An apparatus according to the eighth embodiment of the present invention will be described below with reference to FIG. 15. The apparatus of the eighth embodiment is constituted by a combination of the apparatus of the fourth embodiment and a new control system. A sensor for detecting the remaining amount of a linear material 200 is arranged near a lower electrode 22. An output from the sensor 90 is supplied to a controller 92. The controller 92 controls a driving unit 104 for a pressurizing unit 72 in accordance with the output from the sensor 90. This control is performed such that a material jet 214 always exists between an upper electrode 18 and the lower electrode 22. A sensor 94 for detecting the density of a vapor flow 202, and a sensor 100 for detecting the amount or intensity of a laser beam 44 are the same a those in the apparatus of the seventh embodiment.

In each embodiment described above, the isotope separating apparatus as a single unit is disclosed. In practice, however, such an isotope separating apparatus is considered as a single separating unit, and a system constituted by a plurality of separating units stacked on each other is used.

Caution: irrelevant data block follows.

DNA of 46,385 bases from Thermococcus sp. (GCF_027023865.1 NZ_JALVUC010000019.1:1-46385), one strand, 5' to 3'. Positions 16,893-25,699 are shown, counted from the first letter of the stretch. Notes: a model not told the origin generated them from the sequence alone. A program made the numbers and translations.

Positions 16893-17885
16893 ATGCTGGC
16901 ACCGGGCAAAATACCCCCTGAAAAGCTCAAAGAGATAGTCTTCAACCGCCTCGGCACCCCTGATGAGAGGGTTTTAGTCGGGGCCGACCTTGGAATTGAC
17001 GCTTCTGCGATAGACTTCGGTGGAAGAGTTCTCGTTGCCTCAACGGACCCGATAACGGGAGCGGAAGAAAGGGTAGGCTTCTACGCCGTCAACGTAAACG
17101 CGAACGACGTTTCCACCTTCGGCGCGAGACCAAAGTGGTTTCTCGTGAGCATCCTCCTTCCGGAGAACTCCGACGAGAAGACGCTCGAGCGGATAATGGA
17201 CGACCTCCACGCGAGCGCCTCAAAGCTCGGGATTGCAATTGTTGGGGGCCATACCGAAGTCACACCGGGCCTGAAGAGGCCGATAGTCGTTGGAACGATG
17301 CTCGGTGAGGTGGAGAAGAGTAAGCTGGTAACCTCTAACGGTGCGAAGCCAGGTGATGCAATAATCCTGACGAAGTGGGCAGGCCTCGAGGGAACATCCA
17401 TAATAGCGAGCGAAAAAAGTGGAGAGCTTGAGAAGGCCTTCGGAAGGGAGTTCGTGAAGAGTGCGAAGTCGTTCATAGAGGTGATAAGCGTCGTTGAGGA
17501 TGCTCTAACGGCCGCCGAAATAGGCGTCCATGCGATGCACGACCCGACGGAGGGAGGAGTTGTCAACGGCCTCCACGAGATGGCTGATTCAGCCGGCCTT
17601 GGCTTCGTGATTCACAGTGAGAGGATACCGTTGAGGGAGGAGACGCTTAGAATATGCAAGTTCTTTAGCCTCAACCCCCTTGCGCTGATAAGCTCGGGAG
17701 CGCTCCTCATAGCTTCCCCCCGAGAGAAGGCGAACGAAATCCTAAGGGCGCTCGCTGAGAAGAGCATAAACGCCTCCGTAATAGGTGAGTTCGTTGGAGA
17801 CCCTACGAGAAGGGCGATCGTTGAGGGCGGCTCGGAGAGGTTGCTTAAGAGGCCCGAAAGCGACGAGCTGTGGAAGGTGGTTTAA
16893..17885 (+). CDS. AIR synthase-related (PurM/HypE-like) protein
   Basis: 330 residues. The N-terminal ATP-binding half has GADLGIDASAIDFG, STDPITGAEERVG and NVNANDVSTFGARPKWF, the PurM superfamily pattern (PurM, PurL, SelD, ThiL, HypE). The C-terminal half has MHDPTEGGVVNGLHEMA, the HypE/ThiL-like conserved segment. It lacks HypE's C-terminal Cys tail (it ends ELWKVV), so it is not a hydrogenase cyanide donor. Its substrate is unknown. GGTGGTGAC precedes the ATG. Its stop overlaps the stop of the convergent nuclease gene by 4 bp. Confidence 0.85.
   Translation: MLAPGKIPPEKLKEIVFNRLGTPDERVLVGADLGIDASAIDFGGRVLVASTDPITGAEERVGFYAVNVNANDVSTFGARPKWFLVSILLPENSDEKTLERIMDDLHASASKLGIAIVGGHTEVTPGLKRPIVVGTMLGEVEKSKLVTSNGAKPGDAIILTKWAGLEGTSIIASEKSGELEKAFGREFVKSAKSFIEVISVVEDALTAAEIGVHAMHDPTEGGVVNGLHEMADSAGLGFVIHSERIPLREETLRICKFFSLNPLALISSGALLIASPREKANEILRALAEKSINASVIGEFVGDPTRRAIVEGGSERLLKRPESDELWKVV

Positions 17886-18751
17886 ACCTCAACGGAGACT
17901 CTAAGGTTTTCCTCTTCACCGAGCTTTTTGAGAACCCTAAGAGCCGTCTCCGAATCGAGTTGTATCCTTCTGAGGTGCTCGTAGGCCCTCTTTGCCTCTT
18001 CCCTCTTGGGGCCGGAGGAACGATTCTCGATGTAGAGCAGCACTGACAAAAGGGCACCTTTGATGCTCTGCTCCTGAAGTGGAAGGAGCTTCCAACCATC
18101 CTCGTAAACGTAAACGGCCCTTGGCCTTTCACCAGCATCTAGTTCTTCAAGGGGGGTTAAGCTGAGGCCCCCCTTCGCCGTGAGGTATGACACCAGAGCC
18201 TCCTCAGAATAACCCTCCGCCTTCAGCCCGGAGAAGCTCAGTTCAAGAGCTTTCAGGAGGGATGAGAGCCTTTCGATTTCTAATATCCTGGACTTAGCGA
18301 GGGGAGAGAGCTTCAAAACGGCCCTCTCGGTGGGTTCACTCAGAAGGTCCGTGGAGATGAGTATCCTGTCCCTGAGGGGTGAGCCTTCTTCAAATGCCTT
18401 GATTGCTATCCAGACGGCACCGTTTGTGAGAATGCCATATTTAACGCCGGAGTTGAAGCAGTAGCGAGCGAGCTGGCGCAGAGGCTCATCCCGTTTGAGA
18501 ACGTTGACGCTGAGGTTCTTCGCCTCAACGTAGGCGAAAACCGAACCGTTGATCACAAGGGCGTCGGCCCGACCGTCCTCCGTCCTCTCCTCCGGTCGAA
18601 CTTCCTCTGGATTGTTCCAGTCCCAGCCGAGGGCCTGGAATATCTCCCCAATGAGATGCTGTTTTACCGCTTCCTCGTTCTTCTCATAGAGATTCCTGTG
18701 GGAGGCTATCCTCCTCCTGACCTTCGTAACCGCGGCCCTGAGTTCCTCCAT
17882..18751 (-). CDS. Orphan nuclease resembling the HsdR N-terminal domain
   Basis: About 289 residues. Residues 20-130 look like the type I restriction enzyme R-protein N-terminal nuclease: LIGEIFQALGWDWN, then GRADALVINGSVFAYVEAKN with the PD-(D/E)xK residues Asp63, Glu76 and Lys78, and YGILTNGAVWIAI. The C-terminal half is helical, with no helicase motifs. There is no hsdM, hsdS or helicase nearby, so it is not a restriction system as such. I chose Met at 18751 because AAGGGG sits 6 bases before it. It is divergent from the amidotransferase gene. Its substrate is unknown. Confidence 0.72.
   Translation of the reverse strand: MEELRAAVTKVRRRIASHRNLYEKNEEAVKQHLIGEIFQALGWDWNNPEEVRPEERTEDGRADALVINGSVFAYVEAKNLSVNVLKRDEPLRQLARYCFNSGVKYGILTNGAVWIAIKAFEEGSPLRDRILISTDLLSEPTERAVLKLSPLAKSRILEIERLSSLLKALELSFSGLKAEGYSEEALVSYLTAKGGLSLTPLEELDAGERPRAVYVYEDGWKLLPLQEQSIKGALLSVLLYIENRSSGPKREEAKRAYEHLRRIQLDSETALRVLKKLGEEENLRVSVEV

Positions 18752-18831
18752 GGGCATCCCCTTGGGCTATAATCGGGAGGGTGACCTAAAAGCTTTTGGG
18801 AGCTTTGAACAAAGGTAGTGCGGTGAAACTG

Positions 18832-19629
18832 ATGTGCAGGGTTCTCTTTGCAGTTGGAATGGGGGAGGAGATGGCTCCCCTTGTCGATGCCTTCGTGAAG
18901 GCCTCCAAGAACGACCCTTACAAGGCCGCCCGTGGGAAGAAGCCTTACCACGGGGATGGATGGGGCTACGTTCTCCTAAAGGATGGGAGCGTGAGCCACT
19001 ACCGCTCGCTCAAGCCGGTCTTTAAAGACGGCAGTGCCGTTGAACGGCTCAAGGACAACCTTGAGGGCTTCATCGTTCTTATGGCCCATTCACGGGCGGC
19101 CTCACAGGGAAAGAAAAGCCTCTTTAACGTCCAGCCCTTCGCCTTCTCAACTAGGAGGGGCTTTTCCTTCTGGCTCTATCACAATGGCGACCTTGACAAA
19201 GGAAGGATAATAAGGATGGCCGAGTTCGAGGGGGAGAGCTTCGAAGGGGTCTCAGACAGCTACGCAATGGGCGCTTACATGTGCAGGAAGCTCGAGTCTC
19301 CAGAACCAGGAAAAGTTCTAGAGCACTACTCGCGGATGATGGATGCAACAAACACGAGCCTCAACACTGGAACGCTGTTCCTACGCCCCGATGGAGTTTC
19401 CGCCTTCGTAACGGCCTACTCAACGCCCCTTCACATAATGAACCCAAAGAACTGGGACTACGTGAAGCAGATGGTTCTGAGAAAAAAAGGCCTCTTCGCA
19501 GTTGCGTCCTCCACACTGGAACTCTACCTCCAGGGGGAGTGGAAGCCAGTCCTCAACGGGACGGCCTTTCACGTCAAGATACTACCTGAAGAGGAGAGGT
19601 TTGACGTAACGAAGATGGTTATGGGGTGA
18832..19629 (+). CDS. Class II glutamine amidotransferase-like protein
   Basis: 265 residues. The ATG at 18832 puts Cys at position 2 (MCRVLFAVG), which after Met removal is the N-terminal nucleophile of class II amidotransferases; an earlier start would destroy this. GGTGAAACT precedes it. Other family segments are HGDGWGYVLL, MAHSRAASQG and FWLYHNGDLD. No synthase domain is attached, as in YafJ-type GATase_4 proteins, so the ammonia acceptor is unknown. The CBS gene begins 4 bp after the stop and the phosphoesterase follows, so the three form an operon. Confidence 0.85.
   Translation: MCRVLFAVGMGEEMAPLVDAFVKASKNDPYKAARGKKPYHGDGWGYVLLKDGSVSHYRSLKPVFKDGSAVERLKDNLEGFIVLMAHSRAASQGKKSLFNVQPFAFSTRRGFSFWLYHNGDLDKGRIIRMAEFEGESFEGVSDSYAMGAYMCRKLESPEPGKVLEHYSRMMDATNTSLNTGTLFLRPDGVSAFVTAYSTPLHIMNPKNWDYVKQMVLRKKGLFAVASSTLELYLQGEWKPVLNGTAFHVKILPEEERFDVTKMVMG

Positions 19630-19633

FIG. 16 is an elevation view showing an arrangement of such a system as a whole. As shown in FIG. 16, this system includes a separation chamber vacuum vessel 110. The separation chamber vacuum vessel 110 has inlet handling chambers 114. Each inlet handing chamber 114 serves as a preliminary chamber for loading a separation module 112 in the separation chamber vacuum vessel 110. Each separation module 112 is arranged in the separation chamber vacuum vessel 110 through a corresponding vacuum valve 116. New separation modules 112 for replacement are respectively stored in the inlet handling chambers 114. After the separation modules 112 are stored in the inlet handling chambers 114, the chambers 114 are evacuated to be set in a standby state. In addition, outlet handling chambers 118 are arranged on the opposite side of the separation chamber vacuum vessel 110 through vacuum valves 116. Only the separation modules 112 which require maintenance can be withdrawn from the separation chamber vacuum vessel 110 to be stored in the outlet handling chambers 118.

As described above, in the system shown in FIG. 16, since a plurality of separation modules are connected to each other in the lateral and longitudinal directions, maintenance can be performed in units of the separation modules 112 without opening the separation chamber vacuum vessel 110 to the open air.